11 Things I Learned Moving From Vancouver to Toronto

At some point in your life, you’ll be required to move.

Whether it’s from one house to the next, or from town to town, eventually you’re going to say sayonara to your childhood home.

Well, I picked the big move, heading east to the other side of the country from Vancouver to Toronto.

I was thrilled to make this transition and eagerly counted down the days until my big move. But in the whirlwind of packing and saying goodbyes, I didn’t once take a moment to actually absorb that I was moving to a city where I knew no one. Not to mention, all I really knew about the city itself was where the CN Tower stood.

From my arrival, and up until now (four years later), I have learned a lot about this great city that I now call home.

So for anyone making the move, please learn from my mistakes.

If you live in Toronto, you first need to know how to pronounce Toronto. I stepped off of my flight and immediately had a tourist bullseye on my back. I was harshly enunciating every T, sounding more robotic than human. The name needs to roll of the tongue like “Turonno.” If you thought this is bad, you should have heard me say Etobicoke.

Upon arrival I assumed transit in Toronto would be very similar to transit in Vancouver. I lived in a safe bubble where all transit took place above ground, so when there was a delay you knew exactly what caused it. In Toronto you have to first learn how to navigate the subway, where delays are more common than rain in Vancouver. Next you need to figure out how the streetcars and busses work. But practice makes perfect, and over time it will feel like a breeze to navigate the city.

What’s With the Milk? 
To this day I still don’t understand the concept of drinking milk out of a plastic bag. I guess I am just so used to pouring my milk out of a plastic container or a carton. But I know I am not the only one who is weirded out by this.

There’s a Thing Called Street Meat and You’re Going to Love it   
Back in Vancouver, when you would stumble out of a bar chances are you would make your way to the nearest McDonald’s or nearby pizza spot. So when I first went out in Toronto and my friend said we we’re going to eat street meat, I figured we would be eating old meat and was completely uninterested. Little did I know that this outdoor food snack would be my favourite form of post-bar nourishment for years to come.

Photo: Richard Hsu/Flickr

Photo: Richard Hsu/Flickr

Somehow Everyone Knows Drake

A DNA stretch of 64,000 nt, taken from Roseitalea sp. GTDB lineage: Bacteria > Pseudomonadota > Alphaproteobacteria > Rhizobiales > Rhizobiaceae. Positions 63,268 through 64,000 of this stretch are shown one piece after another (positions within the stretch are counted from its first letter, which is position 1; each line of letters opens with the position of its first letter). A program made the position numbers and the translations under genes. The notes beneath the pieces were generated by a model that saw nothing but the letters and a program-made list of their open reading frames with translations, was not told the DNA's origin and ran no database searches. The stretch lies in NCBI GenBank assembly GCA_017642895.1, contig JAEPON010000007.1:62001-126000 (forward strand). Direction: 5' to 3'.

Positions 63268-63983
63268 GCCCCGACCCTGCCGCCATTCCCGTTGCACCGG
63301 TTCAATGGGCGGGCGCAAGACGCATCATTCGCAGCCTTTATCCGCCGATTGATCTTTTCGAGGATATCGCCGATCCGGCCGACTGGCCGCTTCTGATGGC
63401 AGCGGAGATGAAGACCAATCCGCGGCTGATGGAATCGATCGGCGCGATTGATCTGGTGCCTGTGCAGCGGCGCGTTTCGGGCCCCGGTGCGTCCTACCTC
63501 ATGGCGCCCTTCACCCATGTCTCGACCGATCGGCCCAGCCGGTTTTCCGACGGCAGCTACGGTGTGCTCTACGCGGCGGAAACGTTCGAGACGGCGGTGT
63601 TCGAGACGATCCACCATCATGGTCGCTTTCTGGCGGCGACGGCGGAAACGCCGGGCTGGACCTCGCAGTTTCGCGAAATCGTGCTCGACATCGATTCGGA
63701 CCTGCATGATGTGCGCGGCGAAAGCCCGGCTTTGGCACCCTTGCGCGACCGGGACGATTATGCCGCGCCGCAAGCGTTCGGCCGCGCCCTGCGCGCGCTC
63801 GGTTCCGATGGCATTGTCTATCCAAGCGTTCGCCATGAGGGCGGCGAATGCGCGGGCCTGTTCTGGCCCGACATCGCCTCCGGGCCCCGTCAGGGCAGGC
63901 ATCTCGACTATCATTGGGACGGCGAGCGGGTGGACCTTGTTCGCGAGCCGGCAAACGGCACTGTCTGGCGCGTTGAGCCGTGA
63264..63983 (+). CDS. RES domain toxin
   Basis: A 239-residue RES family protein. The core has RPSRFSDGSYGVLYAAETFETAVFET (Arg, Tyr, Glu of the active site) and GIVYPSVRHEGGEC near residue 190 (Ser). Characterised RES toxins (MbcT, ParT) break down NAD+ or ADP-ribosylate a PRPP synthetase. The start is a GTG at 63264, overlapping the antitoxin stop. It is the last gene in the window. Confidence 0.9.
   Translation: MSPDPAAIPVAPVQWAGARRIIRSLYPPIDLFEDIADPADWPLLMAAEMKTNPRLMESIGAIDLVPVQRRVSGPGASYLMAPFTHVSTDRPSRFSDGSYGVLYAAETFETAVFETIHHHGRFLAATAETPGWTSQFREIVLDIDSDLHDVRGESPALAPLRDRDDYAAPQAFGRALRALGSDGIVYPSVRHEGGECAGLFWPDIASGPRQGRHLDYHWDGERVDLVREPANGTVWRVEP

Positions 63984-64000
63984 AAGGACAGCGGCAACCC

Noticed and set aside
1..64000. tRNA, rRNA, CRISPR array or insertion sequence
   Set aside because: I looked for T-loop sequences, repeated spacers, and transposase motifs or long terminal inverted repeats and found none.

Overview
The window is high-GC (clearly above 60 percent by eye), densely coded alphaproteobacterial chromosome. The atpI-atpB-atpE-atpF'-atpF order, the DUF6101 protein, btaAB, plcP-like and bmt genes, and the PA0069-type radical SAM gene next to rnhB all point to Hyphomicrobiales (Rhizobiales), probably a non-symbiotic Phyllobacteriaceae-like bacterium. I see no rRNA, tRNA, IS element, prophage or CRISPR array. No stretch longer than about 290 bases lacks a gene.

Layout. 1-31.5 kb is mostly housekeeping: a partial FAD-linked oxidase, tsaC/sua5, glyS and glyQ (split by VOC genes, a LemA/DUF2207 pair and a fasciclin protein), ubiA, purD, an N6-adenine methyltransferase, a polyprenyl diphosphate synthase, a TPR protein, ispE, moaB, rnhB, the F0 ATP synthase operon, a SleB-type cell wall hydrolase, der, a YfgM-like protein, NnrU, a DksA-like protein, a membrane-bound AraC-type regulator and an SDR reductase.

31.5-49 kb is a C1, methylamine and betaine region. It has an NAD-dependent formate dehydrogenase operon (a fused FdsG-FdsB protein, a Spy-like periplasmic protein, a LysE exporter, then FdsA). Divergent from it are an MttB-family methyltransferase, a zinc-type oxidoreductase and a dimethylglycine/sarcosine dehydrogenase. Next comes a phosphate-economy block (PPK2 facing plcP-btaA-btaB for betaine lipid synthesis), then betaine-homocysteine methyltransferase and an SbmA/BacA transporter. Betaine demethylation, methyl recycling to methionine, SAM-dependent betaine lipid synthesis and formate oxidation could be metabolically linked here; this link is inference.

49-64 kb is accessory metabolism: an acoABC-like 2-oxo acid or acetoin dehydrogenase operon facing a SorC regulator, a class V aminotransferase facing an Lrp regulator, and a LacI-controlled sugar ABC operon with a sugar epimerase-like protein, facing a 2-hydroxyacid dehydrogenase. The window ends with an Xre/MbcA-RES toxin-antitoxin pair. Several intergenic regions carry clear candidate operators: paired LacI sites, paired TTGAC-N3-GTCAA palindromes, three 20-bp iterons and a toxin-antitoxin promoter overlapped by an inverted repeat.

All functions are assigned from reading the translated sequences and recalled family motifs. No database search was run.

I had never listened to Drake’s music before, let alone heard of the guy. But I soon realized his music plays literally everywhere, so I had to give it a shot. It also turns out that six degrees of separation is a thing in Toronto and everyone that listens to Drake’s music also feels like they know him somehow. If I had a dollar for every time I heard someone say they know a guy who knows a guy who Drake rapped about, I would be a rich woman. Maybe I just need to hang out with new friends…

You’ll Develop a Big City Attitude 
I quickly learned that if you wan’t anything in Toronto, you have to fight for it. And by anything, I mean getting a seat on the subway or hailing a cab. You can’t be scared to sit down before someone else does on your morning commute. Or if it’s freezing and you need a cab, you do whatever it takes to get one.

The PATH is Not What You Expect  
When I first saw the sign for the PATH, I assumed it was an outdoor walkway or a shortcut between buildings. I wasn’t expecting it to be an intricate network of tunnels that I was going to get seriously lost in. Four years later and I still get lost.

Toronto weather will consume a portion of your life. It will become a serious conversation topic, the reason you’re late for class, or the dictator for how you dress each morning. When I moved here I was so used to mild weather that I was totally unprepared; my peacoat and umbrella weren’t going to cut it here. But over time you become accustomed to the unpredictable weather and you think it’s totally normal for it to be -20 one weekend and 10 degrees the next.

Darren Calabrese / National Post

There’s Always Something to Do 
In Toronto there’s never a shortage of things to do. There are always new art shows, exhibits, festivals, and pop-ups taking place throughout the city on any given night. Or if nothing catches your attention, you can always find a spot to drink.

This City Loves Sports
Watching a major sports game in Toronto is unlike anything I have ever experienced before. You can tell that the players enjoy playing here and the fans truly love supporting their teams. There’s nothing like watching a Leafs or Raptors game outside on a giant screen surrounded by thousands of excited fans. And even if a Toronto team plays bad, the fans never stop showing their support. Unlike Vancouver fans… we all know what happens when they don’t play well.

People Assume Things About You 
Upon moving here, I realized that living in Vancouver had a certain stigma that came with it. People automatically assumed I smoked weed and knew where to get the best B.C. bud. Everyone also assumed I was seriously into yoga and that I was basically a hippie. I disappointed many people when I revealed that was not the case.